How to Find a Winter Internship Fast

Winter may still seem like a far way off, but your final exams are coming faster than you think. While you're putting the finishing touches on your assignments and studying for tests, you should also be thinking about what you'll be doing this Winter . If you don't have a job or internship lined up yet, don't panic. These steps will help you find a job or internship that will enhance your resume and your educational experience.

Step 1: Work on Your Resume

When is the last time you took a look at your resume? A well-written, concise, and professional-looking resume is crucial to finding a meaningful Winter job or internship. After you've completed your first draft, take your resume to your college's career center and receive feedback. Competition is stiff even for internships and part time jobs, so make sure your resume is the best it can be before sending it to any potential employers.

Step 2: Write a Great Cover Letter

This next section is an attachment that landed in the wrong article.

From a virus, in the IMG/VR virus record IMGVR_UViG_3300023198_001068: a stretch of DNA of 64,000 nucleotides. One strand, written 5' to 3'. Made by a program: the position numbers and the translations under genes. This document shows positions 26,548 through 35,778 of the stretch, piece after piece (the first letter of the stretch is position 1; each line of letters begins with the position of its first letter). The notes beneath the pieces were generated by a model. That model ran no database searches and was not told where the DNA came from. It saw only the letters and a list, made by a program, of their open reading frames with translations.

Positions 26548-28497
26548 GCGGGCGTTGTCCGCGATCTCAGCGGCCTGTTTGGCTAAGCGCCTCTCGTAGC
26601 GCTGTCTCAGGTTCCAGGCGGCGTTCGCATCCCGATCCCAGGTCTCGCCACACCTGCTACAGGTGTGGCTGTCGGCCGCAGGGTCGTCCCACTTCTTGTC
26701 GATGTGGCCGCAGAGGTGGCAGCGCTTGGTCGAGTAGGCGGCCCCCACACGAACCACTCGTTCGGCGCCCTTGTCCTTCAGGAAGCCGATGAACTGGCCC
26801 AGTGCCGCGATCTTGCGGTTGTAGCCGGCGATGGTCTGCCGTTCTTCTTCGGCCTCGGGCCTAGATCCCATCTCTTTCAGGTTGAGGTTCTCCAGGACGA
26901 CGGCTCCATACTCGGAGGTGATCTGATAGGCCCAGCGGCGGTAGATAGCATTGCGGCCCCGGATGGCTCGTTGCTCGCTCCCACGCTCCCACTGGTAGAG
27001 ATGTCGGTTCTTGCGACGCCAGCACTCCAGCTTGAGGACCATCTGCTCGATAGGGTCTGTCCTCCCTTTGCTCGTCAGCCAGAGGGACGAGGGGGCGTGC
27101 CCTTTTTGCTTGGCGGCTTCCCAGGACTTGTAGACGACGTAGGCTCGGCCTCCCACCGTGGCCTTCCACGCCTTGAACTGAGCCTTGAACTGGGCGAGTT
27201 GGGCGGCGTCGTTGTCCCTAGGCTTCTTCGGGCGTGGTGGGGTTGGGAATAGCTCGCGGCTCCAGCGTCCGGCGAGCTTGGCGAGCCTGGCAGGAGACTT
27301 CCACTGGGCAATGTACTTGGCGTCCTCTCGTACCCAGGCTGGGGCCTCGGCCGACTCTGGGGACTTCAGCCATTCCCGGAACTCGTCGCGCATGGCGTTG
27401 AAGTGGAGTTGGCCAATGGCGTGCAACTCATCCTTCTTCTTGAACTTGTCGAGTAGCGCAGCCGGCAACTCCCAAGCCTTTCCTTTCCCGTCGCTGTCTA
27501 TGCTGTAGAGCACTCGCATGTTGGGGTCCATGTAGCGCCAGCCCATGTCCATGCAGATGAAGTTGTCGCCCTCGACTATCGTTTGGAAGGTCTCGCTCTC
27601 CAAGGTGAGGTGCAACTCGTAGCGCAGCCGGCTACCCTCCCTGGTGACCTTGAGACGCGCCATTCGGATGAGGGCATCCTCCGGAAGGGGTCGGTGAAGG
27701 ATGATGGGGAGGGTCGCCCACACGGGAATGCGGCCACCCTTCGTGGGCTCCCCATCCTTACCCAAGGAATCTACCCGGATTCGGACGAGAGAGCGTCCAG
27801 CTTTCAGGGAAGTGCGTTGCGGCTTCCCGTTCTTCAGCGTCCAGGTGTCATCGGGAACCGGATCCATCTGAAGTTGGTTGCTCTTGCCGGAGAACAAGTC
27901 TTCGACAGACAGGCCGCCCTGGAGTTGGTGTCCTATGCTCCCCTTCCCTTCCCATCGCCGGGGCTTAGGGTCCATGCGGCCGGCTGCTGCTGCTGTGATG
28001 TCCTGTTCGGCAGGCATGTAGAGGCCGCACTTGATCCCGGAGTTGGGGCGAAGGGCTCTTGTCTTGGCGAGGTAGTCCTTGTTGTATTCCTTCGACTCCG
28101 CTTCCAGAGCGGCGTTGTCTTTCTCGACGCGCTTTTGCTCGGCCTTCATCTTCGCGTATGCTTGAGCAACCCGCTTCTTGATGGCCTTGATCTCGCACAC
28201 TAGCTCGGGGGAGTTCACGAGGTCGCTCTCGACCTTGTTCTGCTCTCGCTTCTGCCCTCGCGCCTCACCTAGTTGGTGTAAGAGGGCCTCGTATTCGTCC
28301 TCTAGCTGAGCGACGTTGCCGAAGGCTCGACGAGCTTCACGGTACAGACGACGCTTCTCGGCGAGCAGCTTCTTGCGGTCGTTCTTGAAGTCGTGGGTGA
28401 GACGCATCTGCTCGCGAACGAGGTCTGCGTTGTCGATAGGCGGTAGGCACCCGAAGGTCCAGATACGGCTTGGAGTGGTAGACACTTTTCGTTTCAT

A cover letter is never optional. You should write a tailored cover letter for each position, but you can have a template to work from that will help you along the way. Write a cover letter for a job you're interested in and take it to your college's career center. The adviser should be able to tell you what you need to change or add to your letter to get yourself noticed.

Step 3: Start Networking

After you've worked on your resume and cover letter you should start talking to anyone and everyone about job or internship opportunities. Talk to your family, friends, and professors and see if they know anyone looking for Winter help. Networking is one of the most effective ways of landing a job, so make sure you speak to everyone you can.

Step 4: Start an Online Search

There are literally dozens of job websites that have Winter internship and employment opportunities for students. While there is a lot of competition on these sites, they are still great resources for finding work. Do a daily online search for opportunities in your area, and try to apply as soon as you see a position you're interested in.

Step 5: Consider an Unpaid or Volunteer Position


Paid opportunities have the most competition, but that doesn't mean they will offer a better experience to list on your resume. Be open to taking an unpaid internship or volunteer position. These experiences will often teach you more than paid opportunities, which means you'll gain more skills you can use in the future.

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